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Air Berlin CEO aims to double share of business travel
[BERLIN] Germany's second largest carrier Air Berlin is hoping more long-haul routes and business customers will help it restore profitability while its cuts back on less profitable flights.
The airline, 29 per cent owned by Abu Dhabi-based Etihad, is trying to return to profit after years of losses and new chief executive Stefan Pichler has been scrutinising the carrier's network and fleet in a bid to bring costs down.
Mr Pichler said the carrier aimed to achieve a turnaround"within the next 12 to 18 months" and that the new strategy should boost operating profits by 310 million euros (S$472 million) by the end of 2018.
He said the process will be one of gradual change. "I'm not pulling any rabbits out of the hat here," he told journalists in Berlin, speaking after the group reported improved profits in the third quarter.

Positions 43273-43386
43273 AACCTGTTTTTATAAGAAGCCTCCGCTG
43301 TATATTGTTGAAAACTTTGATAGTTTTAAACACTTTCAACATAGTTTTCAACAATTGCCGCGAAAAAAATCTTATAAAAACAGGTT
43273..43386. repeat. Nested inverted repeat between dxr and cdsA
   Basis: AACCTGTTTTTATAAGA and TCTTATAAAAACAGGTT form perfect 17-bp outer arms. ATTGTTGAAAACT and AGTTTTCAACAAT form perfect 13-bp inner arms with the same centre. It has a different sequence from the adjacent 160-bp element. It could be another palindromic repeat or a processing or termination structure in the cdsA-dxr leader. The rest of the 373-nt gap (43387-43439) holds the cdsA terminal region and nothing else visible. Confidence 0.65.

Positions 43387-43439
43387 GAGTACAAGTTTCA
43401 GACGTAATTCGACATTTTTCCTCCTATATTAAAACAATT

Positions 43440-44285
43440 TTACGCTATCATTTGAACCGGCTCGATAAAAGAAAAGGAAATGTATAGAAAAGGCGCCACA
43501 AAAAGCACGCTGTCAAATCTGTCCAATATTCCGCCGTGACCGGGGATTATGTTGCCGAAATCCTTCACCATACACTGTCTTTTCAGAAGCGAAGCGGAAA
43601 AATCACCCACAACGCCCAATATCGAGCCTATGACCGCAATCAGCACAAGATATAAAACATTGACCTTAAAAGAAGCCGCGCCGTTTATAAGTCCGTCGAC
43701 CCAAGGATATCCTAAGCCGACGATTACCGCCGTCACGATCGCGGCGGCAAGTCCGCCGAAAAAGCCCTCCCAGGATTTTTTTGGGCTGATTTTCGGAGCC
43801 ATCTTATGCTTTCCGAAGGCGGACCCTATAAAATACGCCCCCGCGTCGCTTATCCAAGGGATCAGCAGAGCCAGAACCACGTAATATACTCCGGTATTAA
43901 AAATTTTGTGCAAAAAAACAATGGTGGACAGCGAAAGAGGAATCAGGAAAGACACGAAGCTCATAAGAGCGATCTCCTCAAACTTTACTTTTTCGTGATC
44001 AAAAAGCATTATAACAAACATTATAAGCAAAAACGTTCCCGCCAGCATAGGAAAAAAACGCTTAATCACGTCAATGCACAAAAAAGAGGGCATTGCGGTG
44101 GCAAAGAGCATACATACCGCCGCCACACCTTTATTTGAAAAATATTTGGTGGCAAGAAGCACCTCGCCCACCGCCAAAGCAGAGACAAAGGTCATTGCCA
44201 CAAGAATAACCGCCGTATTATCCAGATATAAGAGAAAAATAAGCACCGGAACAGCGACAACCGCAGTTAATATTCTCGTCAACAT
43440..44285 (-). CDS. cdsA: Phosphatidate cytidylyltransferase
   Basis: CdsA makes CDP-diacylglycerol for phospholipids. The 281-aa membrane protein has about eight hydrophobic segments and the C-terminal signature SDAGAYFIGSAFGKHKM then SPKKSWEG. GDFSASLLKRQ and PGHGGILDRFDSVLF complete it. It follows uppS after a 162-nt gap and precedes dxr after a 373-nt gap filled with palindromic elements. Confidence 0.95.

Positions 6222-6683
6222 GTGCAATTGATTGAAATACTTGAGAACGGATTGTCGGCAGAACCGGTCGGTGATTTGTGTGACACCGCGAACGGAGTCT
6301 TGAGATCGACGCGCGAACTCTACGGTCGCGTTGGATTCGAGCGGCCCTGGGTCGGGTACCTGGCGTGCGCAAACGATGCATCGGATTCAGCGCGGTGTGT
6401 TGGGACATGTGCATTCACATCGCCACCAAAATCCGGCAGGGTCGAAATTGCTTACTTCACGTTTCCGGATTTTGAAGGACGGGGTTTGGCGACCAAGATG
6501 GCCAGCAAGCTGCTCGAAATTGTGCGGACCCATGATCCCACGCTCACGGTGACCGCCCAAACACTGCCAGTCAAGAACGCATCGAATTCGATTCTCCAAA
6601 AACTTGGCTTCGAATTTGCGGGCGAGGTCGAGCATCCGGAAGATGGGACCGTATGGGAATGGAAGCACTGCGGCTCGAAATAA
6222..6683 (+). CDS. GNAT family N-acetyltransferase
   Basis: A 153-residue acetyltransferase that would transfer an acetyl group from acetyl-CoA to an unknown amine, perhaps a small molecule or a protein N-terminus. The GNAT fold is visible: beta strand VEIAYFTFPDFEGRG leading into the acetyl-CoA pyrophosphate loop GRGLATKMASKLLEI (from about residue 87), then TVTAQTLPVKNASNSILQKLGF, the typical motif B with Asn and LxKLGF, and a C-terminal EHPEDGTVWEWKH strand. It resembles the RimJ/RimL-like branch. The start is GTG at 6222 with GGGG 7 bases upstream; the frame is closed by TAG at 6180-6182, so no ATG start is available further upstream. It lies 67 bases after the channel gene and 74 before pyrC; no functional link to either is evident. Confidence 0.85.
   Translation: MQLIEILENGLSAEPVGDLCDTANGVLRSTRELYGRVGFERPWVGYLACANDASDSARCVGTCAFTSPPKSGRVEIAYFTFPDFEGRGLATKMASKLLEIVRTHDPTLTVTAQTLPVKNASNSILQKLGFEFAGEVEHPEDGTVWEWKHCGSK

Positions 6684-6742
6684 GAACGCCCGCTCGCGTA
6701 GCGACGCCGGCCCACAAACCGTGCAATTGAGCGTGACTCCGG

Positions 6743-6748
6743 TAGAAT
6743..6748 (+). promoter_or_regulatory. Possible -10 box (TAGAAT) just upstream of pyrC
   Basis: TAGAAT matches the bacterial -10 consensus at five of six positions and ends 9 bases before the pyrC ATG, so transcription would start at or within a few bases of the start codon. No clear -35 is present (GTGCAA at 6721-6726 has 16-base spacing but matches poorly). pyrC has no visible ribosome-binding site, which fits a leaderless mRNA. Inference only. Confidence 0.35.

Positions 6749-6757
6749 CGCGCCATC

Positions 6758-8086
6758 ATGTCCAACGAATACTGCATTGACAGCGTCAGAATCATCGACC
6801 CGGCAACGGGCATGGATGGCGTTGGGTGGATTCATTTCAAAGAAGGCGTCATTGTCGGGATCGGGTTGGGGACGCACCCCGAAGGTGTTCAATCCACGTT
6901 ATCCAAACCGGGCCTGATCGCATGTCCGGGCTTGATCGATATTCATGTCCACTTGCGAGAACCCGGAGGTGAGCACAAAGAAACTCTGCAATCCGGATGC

Mr Pichler said he wants to double the airline's share of the market for business customers in the next three years. The company later declined to give details on its current market share.
Mr Pichler highlighted that Air Berlin's cost base was lower than that of rivals such as Lufthansa or Air France and said the carrier will reduce frequencies on less profitable routes, such as those to Scandinavia. It will also offer more flights to the United States, such as Boston, San Francisco and Dallas, in a bid to attract both tourists and business customers.
The larger A330 planes it normally uses on its popular route to Majorca will be refurbished with new business class seats and shifted to long-haul routes from next summer.
But that doesn't mean fewer flights to the Balearic island. Air Berlin said it wanted to defend its market leading position and would increase those flights by 9 per cent next summer, meaning it will operate 500 flights a week from Germany, Austria and Switzerland.
Overall, capacity will stay stable next year and the airline's fleet will also be largely unchanged at around 145 planes.